When I was asked to contribute to this series, my first thought was “What makes a lesson, the best ever? A memorable lesson is one in which your ability to think about, practice towards, or perform from within is changed forever. Musicians encounter performers, conductors, and teachers who have profound influence upon them in rehearsals and performances, but what makes one lesson stand out from the rest. It might happen in a masterclass, a one-time lesson from a famous person, or a magical lesson from a long-standing teacher that was so off the charts that the relationship with this teacher was changed forever.
In a memorable lesson the information is given in a way that allows you to completely absorb it and use the information at that exact moment. The majority of lessons do not do that, and most of us go home and try to recreate what we thought was the deeper meaning of the lesson.
I have had so many wonderful lessons throughout my life in learning to play the flute. So as I began to choose my best lesson, I decided it had to be one that immediately changed what I was doing in the lesson. It had to be a dialogue where the explanation from the teacher was so clear that I knew exactly what to do. It also should be about what I was doing in the moment and about nothing else.
I thought about this for several days. What I thought would be an easy decision became harder and harder. While there have been great lessons where I learned a lot and was grateful beyond what I could pay, I wanted to choose one where I walked away from the lesson, totally blown away, holding so dear to my heart that I could not speak because my head was spinning with energy and creativity. The lesson I chose is one of several I would put in this category.
The summer after I graduated from Northwestern University with my master’s degree I attended my first summer festival. Since I had had to work the previous summers to pay for school, this would be my first adventure. I chose to attend the New College Festival in Sarasota, Florida. A fellow classmate was Linda Chesis. Her beautiful playing made an impression on me so I decided I wanted to study with some of her teachers. When she told me about Sam Baron, I knew I had to get a lesson with him. After the festival, I wrote him a letter asking for a lesson, and he invited me to New York. This must have been around 1976 or 1977.
After I arrived in New York from Chicago, I took the train to Baron’s home. To say I was nervous was an understatement. I wanted his help with J.S. Bach’s Solo Partita in A Minor. I soon relaxed as I realized that Baron was committed to Bach’s music and making sure I understood it.
Baron began by analyzing the first movement (Allemande) and asked me what chord accompanies this solo melody and what the chord function was. It was the first time I had ever had a teacher do this kind of structural analysis. To this day when I practice Baroque music, these are the first questions I ask myself. He then played the chords on the piano and helped me identify the non-chord tones in the melody. After this we worked on the music and focused on direction and phrasing, style, and ornaments. As you can see from the fragment of the manuscript (below) I still have, the chord symbols shaped the direction of the form, while the printed arpeggiated notes shaped the contour of the musical line.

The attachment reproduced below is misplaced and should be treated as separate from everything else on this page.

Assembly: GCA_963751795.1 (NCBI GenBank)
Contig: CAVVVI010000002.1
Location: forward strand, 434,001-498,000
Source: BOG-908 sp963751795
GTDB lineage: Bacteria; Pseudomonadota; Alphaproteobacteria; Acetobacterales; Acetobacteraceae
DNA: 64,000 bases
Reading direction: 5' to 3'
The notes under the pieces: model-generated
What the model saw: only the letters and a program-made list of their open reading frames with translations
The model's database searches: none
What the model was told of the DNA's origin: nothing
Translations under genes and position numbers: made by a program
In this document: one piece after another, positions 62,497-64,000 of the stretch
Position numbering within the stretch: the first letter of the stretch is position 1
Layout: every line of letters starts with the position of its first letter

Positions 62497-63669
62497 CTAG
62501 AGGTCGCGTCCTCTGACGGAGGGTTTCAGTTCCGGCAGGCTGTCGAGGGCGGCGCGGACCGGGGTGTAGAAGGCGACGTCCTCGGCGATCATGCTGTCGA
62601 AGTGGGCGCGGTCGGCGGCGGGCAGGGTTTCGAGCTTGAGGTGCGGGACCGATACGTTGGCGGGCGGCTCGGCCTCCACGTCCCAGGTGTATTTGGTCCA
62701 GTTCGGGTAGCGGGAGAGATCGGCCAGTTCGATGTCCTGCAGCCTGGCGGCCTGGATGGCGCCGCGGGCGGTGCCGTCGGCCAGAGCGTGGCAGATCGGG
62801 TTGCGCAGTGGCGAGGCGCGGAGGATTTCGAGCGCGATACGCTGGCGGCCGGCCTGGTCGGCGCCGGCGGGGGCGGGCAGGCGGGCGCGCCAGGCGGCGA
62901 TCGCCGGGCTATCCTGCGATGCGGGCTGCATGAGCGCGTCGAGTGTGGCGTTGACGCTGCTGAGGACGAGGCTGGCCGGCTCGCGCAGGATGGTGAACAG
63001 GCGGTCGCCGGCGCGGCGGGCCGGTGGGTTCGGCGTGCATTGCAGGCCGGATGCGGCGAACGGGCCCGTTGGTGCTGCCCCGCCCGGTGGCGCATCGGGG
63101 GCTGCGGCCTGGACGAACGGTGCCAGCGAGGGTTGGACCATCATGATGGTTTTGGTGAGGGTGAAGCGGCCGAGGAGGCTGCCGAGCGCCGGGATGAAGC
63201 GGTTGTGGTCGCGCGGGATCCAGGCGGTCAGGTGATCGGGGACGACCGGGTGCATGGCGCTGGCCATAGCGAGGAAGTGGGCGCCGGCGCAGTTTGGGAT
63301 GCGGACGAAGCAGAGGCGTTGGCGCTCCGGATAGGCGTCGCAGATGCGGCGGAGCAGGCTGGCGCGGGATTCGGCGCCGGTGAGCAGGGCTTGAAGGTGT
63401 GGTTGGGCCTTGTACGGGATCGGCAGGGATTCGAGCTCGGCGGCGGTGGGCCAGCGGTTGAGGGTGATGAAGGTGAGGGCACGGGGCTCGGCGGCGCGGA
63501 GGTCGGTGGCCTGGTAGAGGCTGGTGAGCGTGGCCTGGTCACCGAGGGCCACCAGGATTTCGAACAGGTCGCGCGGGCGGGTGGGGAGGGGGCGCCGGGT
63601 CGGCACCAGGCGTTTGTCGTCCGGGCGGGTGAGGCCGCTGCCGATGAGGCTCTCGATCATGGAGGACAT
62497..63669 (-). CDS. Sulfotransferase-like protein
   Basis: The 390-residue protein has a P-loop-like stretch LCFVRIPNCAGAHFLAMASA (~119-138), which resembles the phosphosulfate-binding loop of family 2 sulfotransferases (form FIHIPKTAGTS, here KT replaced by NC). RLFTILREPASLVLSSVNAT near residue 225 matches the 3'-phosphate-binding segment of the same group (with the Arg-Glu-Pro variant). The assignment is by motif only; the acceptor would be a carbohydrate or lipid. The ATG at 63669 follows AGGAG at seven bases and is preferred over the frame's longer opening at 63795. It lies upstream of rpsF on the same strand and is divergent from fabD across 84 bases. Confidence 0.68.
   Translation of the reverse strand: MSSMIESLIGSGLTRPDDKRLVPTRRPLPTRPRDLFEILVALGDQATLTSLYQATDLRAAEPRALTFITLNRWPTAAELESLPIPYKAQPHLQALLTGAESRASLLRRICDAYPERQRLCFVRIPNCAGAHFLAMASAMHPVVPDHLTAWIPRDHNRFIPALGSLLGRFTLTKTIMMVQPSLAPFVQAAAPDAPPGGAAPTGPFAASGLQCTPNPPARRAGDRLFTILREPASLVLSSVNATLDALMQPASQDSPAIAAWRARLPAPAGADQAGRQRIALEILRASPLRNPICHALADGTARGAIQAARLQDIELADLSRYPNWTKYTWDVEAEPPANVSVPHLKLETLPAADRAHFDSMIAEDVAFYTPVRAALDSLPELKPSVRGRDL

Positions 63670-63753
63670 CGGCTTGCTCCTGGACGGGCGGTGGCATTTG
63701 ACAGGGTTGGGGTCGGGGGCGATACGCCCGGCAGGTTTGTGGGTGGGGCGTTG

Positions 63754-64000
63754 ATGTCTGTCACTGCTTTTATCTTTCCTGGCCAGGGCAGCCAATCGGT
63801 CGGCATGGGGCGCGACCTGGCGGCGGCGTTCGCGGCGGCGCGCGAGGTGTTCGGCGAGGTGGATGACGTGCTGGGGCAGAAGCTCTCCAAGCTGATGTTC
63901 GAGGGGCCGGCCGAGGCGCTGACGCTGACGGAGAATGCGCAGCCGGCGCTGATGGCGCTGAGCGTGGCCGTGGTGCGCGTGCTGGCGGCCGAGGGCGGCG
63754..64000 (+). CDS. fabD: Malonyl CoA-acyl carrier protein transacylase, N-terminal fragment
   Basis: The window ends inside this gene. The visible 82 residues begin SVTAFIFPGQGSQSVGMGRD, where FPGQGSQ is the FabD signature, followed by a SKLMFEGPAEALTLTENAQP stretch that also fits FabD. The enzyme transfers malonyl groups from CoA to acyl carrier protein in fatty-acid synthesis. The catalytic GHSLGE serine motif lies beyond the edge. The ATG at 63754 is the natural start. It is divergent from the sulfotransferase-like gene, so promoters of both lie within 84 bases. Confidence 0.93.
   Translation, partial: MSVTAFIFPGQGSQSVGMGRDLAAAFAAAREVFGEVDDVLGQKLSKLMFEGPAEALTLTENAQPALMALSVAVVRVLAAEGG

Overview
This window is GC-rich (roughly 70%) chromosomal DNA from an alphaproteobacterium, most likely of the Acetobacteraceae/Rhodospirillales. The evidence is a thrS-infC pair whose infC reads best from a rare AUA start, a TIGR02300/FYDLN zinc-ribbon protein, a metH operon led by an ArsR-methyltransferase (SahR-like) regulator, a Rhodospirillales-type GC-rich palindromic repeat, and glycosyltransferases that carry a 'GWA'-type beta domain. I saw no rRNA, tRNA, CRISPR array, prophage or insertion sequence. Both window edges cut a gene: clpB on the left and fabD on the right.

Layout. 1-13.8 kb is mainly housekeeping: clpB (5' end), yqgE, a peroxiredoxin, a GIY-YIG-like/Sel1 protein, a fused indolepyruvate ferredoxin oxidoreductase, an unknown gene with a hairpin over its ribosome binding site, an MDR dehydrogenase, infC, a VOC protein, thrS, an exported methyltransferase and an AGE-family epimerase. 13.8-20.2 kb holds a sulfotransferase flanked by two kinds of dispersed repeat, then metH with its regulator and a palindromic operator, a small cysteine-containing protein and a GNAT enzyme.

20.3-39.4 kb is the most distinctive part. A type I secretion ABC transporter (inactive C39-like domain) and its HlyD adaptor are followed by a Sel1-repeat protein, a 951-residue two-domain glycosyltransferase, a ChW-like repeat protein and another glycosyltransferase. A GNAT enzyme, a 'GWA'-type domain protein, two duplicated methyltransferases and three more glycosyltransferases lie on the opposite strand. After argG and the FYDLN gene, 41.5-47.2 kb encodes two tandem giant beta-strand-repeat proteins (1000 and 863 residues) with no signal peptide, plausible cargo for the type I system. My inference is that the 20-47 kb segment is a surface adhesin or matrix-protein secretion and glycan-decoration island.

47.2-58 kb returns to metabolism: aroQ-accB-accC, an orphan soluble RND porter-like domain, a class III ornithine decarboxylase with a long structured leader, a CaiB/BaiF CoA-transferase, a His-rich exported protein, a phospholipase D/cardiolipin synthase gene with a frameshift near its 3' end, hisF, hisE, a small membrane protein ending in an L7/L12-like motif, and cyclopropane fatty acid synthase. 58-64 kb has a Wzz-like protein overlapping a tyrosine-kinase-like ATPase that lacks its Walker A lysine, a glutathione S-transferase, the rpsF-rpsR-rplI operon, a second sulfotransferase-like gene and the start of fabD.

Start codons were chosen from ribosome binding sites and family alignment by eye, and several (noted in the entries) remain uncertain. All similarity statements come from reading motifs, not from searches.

A good practice idea is to play the chords while singing the flute part at a variety of tempos. Watch what happens to your sense of flow in the music.
Review your harmony classes playing close attention for chord progressions. Learn which cadences were masculine (ending on a strong beat) and which were feminine (ending on a weak beat). This will help you shape dynamics, color choices and rubatos. This fragment is all I have left, but I encourage you to write out the entire first movement with the Roman numeral accompaniment. Along with knowing the general practices of the period, it is the music that must flow.
The process was so simple and so complete, that when the lesson was over I felt Baron had very simply given me a profound gift of knowledge. I wrote about this lesson all the way home.
To this day when I teach the Bach Partita, I see Mr. Baron’s faded and tiny handwritten chord symbols on my part. I don’t remember everything he said, but what I do remember is how I felt when I left his home. This lesson did not just teach me to be a better flutist, but it showed me how to be a better musician. That lesson was profound, memorable and great. There was no fear, no worries, no stress – just a dialogue between two people, one of whom had the knowledge to share and the other eager to absorb this knowledge.
I have been very lucky in my life to study with some amazing people. I am thankful for the ones who gently helped me along the way. Some were tough and at times downright frightening. However, I always came to the lesson ready to work hard and learn. I never felt it was the teacher’s job to give me the answers, but it was my job to come prepared and earn that exchange of knowledge. I have always felt at any given moment in your life there is a teacher out there someplace who can help you. It is up to you to seize the moment and find that person.